Size is important for catalytic dendrimers

Size is important for catalytic dendrimers

Chemists at the University of St Andrews, UK, have synthesised a range of tree-like catalysts which, to the researchers’ surprise, show improved selectivity for certain reactions depending on the number of branches in the tree.

The researchers were originally investigating the use of dendrimers as a way to aid the recovery of small catalysts participating in homogeneous reactions. ’The idea was that if you attach small catalytic units to the branches of large dendrimers, the catalysts can take part in homogeneous reactions but, being part of a larger entity, are more easily recoverable,’ says Russell Morris, the group’s leader.

However, the researchers noticed that the dendrimer systems showed markedly improved selectivity for the reaction that the team was studying - phosphine-mediated hydroformylation of olefins to make aldehydes - depending on the size of dendrimer. The reaction produces both linear and branched aldehydes, and certain sizes of dendrimer produced a significantly higher proportion of the linear configuration, which is the form that is more useful to the chemical industry.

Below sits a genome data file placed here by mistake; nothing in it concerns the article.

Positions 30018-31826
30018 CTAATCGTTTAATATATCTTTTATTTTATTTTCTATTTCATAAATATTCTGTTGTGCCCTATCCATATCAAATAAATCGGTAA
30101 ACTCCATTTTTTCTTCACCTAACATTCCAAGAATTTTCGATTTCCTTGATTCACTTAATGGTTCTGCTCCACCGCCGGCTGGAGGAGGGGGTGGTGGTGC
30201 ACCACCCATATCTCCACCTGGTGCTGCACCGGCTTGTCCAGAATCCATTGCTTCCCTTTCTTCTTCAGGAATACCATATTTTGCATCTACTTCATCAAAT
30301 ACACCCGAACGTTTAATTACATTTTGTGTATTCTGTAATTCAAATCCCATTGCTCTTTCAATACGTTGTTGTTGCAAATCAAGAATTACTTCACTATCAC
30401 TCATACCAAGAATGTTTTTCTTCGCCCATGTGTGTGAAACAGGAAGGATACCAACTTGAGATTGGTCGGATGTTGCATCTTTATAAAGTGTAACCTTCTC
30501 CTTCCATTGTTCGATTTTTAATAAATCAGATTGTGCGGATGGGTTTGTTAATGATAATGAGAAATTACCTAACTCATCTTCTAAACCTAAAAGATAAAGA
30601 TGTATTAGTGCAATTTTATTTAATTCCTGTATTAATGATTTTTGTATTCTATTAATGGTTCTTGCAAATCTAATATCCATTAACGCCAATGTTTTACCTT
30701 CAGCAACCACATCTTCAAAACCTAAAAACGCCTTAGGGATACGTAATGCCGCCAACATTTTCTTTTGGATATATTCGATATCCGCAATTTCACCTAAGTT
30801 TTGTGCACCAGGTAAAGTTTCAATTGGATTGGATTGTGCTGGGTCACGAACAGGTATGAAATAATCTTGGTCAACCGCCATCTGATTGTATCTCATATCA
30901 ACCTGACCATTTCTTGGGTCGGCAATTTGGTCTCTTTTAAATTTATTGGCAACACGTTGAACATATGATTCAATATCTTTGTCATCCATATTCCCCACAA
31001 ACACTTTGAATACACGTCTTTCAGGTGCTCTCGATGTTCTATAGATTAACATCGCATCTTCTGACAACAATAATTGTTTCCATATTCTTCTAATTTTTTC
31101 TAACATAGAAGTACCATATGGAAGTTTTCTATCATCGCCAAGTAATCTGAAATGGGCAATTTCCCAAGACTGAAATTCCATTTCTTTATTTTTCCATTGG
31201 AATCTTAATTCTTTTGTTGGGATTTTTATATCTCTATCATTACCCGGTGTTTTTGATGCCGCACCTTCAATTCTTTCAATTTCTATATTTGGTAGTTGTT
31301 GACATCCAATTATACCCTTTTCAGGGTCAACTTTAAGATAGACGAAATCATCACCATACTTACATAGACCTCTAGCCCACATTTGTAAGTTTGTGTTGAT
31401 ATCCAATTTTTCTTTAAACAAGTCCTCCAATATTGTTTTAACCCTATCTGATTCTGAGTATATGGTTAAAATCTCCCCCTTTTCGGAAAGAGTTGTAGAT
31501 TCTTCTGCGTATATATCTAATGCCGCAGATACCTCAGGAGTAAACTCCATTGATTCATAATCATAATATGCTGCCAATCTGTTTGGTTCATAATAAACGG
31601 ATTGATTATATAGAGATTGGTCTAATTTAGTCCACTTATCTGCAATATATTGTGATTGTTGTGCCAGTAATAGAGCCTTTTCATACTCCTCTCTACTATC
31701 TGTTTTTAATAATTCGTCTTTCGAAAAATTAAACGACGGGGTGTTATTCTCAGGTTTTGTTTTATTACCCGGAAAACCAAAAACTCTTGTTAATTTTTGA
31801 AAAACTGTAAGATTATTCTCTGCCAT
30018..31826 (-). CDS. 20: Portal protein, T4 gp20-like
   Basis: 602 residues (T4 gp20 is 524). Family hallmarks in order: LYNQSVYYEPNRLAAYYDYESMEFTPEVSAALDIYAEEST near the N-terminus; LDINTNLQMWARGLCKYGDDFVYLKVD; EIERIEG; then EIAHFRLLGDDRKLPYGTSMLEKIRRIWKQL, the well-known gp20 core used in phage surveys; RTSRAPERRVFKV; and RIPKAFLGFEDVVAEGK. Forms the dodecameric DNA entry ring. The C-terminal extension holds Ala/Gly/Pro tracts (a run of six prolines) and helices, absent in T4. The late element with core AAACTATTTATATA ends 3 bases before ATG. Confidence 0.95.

Morris’s team base their dendrimers around cubic polyhedral silsesquioxanes. Phosphine-based catalysts are grafted to the end branches.

’We discovered that if the dendrimer has a small number of outer branches, say eight, we typically obtained ratios of linear to branched aldehyde product of three, four or five to one,’ said Morris. ’However, when we increased the size of the dendrimer to 16 or 24 end branches, we obtained ratios of 13, 14 or 15 to one.’

Further increasing the size of the dendrimer, however, resulted in a decreased efficiency of selectivity, suggesting that there is an optimal size of tree.

’It would seem that the optimal size of dendrimer creates the most efficient thermodynamic environment for the selective formation of linear aldehyde, providing the specific angles and distances between the bonds of the catalyst that are needed for the optimal selectivity,’ Morris says.

He and his team have now begun to carry out detailed molecular modelling of the system to unravel the structures and energies of the various transition states during the reaction.

Simon Hadlington